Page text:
It's been a long time since things were so simply put.
Of course, there've been stories when the genre of a novel is obvious, other times it took me a while to agree that a story actually belonged in a different genre. And there's the tricky one that falls under the glorious term of science fantasy.
Then there's the damn spellster series where one book is looking to be some sort of terrible, but
somehow sweet, romance. Whereas the other is... Well, I don't know, actually.
I know it's not erotica. This is not a story about Dylan's sexual journey, which is a key point in that genre.
Not that he doesn't have sex... he has a lot of sex, after around chapter eight, maybe even later. I've about seven planned chapters that'll have such scenes. That's less than a quarter of the story and I know some won't be as long, or as detailed, as another.
Some scenes are explicit, though. I've two back-to-back chapters dedicated to the MC's first time with a guy. Close to 10k in total, you can read the draft of those here if you like. But I'll tell you this: a large part of it has them doing a fair bit of talking, on top of the initial seducing and some fumbling. Sex (actual sex, not just foreplay) doesn't appear until the second part.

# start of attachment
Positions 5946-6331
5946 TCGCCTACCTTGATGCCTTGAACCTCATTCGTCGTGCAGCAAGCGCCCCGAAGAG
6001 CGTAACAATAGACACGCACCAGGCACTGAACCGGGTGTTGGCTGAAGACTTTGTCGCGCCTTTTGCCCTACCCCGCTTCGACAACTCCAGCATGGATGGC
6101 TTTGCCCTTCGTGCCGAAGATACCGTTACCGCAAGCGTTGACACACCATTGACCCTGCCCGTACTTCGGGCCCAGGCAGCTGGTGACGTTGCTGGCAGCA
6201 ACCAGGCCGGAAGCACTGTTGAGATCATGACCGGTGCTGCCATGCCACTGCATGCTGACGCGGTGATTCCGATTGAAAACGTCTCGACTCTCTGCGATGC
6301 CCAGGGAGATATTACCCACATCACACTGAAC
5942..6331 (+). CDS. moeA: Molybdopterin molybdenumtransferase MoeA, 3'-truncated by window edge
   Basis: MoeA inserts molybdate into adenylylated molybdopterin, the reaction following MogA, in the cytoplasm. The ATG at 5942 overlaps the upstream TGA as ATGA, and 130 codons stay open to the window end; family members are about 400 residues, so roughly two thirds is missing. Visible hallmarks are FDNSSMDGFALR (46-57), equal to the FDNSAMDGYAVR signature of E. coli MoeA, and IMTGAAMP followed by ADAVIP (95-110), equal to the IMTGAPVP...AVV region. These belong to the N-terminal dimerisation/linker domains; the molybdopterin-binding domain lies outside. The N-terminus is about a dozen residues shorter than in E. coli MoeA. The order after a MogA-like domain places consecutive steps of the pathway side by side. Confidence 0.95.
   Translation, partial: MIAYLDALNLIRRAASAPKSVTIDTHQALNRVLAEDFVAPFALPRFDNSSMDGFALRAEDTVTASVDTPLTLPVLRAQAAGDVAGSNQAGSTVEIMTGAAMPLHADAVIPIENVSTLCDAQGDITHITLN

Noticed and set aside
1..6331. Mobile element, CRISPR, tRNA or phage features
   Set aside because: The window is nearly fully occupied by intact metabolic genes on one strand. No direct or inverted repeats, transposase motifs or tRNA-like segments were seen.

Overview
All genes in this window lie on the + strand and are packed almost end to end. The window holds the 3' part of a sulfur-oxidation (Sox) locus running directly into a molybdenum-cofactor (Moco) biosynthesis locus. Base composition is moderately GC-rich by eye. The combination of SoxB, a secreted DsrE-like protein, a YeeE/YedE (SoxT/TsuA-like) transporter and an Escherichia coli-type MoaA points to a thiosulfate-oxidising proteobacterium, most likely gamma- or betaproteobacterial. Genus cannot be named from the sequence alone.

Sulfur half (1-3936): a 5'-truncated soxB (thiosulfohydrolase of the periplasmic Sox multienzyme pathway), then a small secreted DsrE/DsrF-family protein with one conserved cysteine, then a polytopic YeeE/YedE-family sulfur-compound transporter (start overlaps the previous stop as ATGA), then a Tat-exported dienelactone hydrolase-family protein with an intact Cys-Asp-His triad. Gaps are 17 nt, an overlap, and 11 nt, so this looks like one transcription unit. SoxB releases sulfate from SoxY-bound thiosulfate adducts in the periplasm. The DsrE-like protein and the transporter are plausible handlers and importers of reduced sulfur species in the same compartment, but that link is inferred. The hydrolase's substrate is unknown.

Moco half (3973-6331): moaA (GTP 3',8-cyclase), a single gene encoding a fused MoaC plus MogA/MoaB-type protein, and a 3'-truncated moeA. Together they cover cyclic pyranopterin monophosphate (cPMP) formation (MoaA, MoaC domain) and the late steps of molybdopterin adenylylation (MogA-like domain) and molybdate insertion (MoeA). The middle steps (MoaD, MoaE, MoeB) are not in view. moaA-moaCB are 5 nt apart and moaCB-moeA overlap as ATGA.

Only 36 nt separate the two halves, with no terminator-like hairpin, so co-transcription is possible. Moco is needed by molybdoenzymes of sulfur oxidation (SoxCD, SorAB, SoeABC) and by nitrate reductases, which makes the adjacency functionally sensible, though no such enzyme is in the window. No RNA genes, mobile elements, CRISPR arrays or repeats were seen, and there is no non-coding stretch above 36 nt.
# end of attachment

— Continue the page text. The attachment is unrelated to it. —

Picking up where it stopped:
My second choice down the line of raunchy genres is erotic romance, which can be defined as "a romantic relationship that develops through sexual interaction". That doesn't quite ring true either. All my stories have an element of romance in them. I can't help it. Trying to steer any of my stories in another direction leads to character tantrums. But the romance element of In Pain and Blood is a secondary plot and happens more through his interaction outside of sexytimes. So maybe not.
It may simply be that I've a fantasy story about a magic-wielding guy who, after believing he's found his place in the world, winds up trying to discover who's responsible for the destruction of his troop, part of the king's army and his old home before they can endanger the kingdom... interspersed with some racy scenes.